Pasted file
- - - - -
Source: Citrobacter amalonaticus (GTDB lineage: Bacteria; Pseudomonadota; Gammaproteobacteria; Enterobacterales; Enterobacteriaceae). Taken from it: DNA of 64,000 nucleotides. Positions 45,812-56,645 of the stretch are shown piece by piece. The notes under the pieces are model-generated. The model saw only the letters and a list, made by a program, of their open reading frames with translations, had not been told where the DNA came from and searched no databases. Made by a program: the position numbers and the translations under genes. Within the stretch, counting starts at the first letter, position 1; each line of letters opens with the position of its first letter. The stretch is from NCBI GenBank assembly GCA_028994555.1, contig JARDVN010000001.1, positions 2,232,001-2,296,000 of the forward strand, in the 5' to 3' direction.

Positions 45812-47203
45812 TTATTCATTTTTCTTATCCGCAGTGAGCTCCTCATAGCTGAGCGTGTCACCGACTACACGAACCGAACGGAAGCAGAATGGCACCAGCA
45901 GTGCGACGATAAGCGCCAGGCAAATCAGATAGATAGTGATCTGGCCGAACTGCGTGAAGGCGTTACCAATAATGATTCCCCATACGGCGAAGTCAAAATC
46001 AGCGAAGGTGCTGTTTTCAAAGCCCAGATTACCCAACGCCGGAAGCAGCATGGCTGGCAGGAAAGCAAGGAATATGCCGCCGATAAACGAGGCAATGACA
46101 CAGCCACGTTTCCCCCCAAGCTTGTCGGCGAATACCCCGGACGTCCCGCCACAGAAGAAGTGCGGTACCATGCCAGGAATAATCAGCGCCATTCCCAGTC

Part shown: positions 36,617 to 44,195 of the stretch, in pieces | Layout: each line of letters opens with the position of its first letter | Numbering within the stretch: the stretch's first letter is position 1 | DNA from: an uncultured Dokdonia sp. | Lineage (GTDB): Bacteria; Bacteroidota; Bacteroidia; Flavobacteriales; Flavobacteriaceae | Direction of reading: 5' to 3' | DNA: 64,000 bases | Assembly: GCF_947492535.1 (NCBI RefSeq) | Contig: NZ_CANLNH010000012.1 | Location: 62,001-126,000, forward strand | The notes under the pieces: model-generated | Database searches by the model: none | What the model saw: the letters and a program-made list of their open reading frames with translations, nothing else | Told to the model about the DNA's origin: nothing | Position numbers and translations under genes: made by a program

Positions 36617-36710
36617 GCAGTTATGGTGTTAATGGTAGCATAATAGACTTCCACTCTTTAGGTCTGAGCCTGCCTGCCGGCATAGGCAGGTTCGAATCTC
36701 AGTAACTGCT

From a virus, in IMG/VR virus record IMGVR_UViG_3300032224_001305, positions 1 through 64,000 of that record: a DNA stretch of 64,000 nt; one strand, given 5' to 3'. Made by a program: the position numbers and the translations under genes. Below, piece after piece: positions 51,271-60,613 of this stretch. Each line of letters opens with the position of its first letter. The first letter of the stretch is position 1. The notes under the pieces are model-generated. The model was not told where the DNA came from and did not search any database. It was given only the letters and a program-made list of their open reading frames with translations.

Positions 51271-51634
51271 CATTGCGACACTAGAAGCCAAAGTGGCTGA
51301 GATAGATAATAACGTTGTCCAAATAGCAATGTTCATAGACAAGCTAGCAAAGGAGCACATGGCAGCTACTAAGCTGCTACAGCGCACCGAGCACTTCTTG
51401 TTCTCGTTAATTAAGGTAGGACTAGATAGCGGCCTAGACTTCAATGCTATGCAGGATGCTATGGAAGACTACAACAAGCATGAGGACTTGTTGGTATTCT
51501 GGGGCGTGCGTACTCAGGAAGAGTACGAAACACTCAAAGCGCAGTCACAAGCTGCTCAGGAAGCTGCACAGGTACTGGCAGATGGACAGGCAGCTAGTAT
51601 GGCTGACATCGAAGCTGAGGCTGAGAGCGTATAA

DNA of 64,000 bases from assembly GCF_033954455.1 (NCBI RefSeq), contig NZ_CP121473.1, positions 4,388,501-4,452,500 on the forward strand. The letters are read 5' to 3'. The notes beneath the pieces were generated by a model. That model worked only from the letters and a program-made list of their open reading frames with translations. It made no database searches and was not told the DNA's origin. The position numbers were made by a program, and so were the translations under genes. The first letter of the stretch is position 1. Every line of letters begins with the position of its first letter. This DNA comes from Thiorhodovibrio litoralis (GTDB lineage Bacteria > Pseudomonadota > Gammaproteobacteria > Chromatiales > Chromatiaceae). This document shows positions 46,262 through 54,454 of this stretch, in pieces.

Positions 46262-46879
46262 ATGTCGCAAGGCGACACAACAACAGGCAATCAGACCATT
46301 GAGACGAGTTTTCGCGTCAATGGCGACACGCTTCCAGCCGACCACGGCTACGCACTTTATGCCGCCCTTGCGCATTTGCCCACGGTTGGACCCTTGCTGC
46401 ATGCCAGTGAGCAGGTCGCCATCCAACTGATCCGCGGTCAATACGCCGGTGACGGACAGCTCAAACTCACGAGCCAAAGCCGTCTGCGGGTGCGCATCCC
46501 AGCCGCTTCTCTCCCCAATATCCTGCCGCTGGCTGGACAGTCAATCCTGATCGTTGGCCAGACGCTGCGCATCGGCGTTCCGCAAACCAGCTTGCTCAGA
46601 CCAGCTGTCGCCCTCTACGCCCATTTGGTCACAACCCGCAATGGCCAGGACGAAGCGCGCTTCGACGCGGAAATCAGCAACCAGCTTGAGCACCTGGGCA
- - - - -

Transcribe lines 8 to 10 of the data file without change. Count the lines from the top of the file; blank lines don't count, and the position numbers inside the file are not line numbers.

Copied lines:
Positions 36617-36710
36617 GCAGTTATGGTGTTAATGGTAGCATAATAGACTTCCACTCTTTAGGTCTGAGCCTGCCTGCCGGCATAGGCAGGTTCGAATCTC
36701 AGTAACTGCT